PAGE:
Northwestern (9-5) extended its bowl win streak to three games — a program record — with one of the craziest comebacks you’ll see.

  Northwestern Utah
Total Yards 322 393
Yards per Play 4.6 5.1
Chunk Plays 9 11
Turnovers 1 6
Time of Possession 31:51 28:09

Turnovers suck. Utah had a 20-3 halftime lead. And with 6:40 left in the third quarter, the Utes had first-and-goal at the 6, up 20-10.

Then Northwestern managed an 82-yard scoop and score to make things 20-17. Then Northwestern forced another Utah fumble that led to seven more points two plays later. In total, the Utes turned it over four times in the third alone while the Wildcats put up 28 points, tying for a Holiday Bowl record for points in a quarter.

Redbox Bowl: Oregon def. Michigan State, 7-6

The Ducks (9-4) averaged 37 points a game before running into the buzzsaw defense that is Michigan State (7-6). Still, the Spartans’ offense was just as off and couldn’t match the one play the Ducks made. 

  Michigan State Oregon
Total Yards 331 203
Yards per Play 3.8 3.4
Chunk Plays 8 6
Turnovers 1 0
Time of Possession 37:15 22:45

The Spartans have scored two offensive touchdowns since Nov. 3. And though the yardage looks better, Michigan State got off 26 more plays than the Ducks and watched quarterback Brian Lewerke miss receiver after receiver.

Lewerke was clearly outplayed by backup Rocky Lombardi throughout the season, but back fully healthy, head coach Mark Dantonio rolled with the vet. Lewerke went 22-for-40 for 172 yards and a pick. In the fourth quarter, the Spartan offense went three-and-out, missed a field goal and turned it over on downs twice. The botched field goal came from a low snap Lewerke couldn’t handle, the kicker couldn’t even get a kick off as Lewerke was sacked near the sideline trying to salvage the play.

Oregon got inconsistent play from its offense as well (quarterback Justin Herbert went 19-for-33 for 166 yards) but Herbert was able to find the end zone in the fourth quarter, making it 28 straight games with a touchdown pass, the longest active streak in major college football. A 28-yard strike from Herbert to Donovan Mitchell with 11:19 left in the game proved to be the game-winner.

The Spartans defense once again looked like one of the country’s best, but the offense has some serious offseason work to do.

Outback Bowl: Iowa def. No. 18 Mississippi State, 27-22

The Hawkeyes (9-4) win nine games again, so head coach Kirk Ferentz is happy. And the latest win came while rushing for negative-15 yards. 

Yup. You read that right. Not a typo.

  Iowa Mississippi State
Total Yards 199 342
Yards per Play 3.9 4.6
Chunk Plays 4 8
Turnovers 3 2
Time of Possession 26:26 33:34

A 17-0 second quarter gave Iowa a halftime lead and a 40-yard field goal from kicker Miguel Recinos with just under six minutes to play proved to be the perfect amount of insurance. 

The defense won this one.

Mississippi State had it first-and-goal from the Hawkeye 1-yard-line to begin the fourth quarter. It ended up kicking a field goal from the 3 after getting stonewalled on three straight runs.

The Bulldogs went back inside Iowa’s 25 on their next possession and left with no points after a Nick Fitzgerald interception. Then there was a three-and-out, then a drive that ended on fourth down at the Iowa 32. For the game, Mississippi State got to the red zone three times and came away with nine points.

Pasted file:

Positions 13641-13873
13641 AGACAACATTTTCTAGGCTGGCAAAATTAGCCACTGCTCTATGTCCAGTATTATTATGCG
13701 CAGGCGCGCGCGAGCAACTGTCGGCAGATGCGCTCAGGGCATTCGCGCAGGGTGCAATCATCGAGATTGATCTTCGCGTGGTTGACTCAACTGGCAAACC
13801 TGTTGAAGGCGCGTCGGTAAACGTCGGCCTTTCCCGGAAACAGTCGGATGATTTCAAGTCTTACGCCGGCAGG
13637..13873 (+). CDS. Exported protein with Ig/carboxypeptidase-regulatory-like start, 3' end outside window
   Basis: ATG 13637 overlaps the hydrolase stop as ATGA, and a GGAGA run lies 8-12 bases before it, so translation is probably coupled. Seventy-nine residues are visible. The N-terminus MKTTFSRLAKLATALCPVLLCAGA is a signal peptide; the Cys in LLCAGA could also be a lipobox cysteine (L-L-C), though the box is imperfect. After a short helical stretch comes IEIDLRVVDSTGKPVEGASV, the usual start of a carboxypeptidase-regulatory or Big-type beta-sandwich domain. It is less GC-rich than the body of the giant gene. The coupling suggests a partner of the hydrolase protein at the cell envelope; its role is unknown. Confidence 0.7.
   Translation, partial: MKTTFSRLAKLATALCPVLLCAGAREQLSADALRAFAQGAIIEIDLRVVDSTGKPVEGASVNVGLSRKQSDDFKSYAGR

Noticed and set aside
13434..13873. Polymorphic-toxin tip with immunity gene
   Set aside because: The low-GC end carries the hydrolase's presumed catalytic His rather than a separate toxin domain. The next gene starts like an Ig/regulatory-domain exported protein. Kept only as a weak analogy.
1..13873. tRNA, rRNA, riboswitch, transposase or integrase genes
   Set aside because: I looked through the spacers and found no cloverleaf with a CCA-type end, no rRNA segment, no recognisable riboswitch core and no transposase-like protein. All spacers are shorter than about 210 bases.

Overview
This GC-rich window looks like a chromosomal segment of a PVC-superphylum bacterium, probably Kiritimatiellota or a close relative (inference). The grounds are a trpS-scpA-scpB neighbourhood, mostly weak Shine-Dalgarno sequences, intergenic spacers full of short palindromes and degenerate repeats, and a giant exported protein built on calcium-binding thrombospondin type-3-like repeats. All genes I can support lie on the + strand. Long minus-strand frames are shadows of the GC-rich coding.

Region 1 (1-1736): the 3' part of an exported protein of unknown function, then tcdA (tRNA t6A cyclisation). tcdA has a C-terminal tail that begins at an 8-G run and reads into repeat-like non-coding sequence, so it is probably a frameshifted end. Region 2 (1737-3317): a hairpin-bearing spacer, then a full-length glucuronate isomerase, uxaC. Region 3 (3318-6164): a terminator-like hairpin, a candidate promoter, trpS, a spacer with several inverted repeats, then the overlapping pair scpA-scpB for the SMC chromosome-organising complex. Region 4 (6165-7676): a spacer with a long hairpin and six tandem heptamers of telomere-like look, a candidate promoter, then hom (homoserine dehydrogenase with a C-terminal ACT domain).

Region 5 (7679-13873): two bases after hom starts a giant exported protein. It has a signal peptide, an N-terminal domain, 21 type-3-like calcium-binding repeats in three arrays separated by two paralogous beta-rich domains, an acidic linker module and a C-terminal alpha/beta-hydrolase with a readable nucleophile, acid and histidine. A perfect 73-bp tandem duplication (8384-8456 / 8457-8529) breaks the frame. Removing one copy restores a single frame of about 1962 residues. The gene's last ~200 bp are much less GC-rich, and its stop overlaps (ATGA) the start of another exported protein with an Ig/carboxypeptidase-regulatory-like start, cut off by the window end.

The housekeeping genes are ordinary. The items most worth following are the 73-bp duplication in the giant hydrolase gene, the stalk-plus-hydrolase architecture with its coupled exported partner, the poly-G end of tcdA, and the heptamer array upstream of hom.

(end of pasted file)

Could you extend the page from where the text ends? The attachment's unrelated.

Iowa quarterback Nate Stanley was admirable — 21-for-31, 214 yards, three scores, one pick — in the absence of a running game but credit this one for the guys on the other side.

VRBO Citrus Bowl: No. 14 Kentucky def. No. 12 Penn State, 27-24

Trace McSorley ended his Penn State career admirably, playing while clearly hobbled and leading a comeback from down 27-7, but the Nittany Lions (9-4) ended another season in rather disappointing fashion. 

  Penn State Kentucky
Total Yards 410 297
Yards per Play 5.5 5.2
Chunk Plays 15 10
Turnovers 2 0
Time of Possession 29:18 30:42

McSorley went for 246 yards and two scores through the air, with another 75 yards and a score on the ground. Penn State outscored Kentucky 17-0 in the fourth quarter thanks to a rallying effort behind the quarterback. 

But a 17-point third quarter from the Wildcats and a ground game the Nittany Lions couldn’t stop was enough. Kentucky had the ball for 7:38 in the fourth quarter despite two three-and-outs on offense. The final drive of the game lasted one second for Penn State because Kentucky was able to bleed 4:11 off the clock in eight plays. 

Running back Benny Snell Jr. went for 144 yards and two scores in the process to become the program’s all-time leading rusher. 

The Nittany Lions are now 5-12 against ranked opponents under James Franklin.

Rose Bowl: No. 6 Ohio State def. No. 9 Washington, 28-23

For the second-straight season, a Big Ten champion Buckeye team was shut out of the College Football Playoff. Ohio State (13-1) looked like it was going to take things out on the Pac-12-winning Huskies (10-4), opening up a 28-3 lead in the third quarter but then maybe answered some questions as to why the Buckeyes were in Pasadena instead of the CFP semis after giving up a 20-point fourth quarter.

  Ohio State Washington
Total Yards 364 444
Yards per Play 5.3 4.9
Chunk Plays 11 12
Turnovers 0 0
Time of Possession 24:58 35:02

In Urban Meyer’s final game as the Buckeye head coach, he went out a winner. In holding on to beat Washington, Meyer claimed his first Rose Bowl win. 

His quarterback, Dwayne Haskins, a Heisman finalist after one of the best passing seasons in program history, was on the money for most of the afternoon. Haskins went 25-for-37 for 251 yards and three scores and in doing so became just the sixth quarterback at the FBS level to pass for 50 touchdowns in a single season. 

Then in the backfield, Mike Weber provided just the right compliment, with 96 yards on 15 carries.

The Buckeyes punted on five of their six possessions in the second half (not counting the two-play drive at the end of the game that saw kneel-downs) and put the onus on the defense to close things out. Washington was picked off on its two-point conversion attempt that would have cut the lead to 3 with under a minute to play and then denied on the ensuing onside kick attempt.

Ohio State won its eighth Rose Bowl in program history. Even when the Buckeyes look like they’ve slipped, they still manage to keep everything together. This season will mark just the third 13-win campaign in program history.

Big Ten record: 5-4

The Big Ten finished bowl season with wins over No. 9 Washington, No. 17 Utah, No. 18 Mississippi State, Miami and Georgia Tech. Only the SEC has more wins over ranked opponents this bowl season (four). 

With the title game still left to play, the SEC is 6-5, the Big 12 is finished at 4-3, the ACC is 5-5 and the Pac-12 is done at 3-4.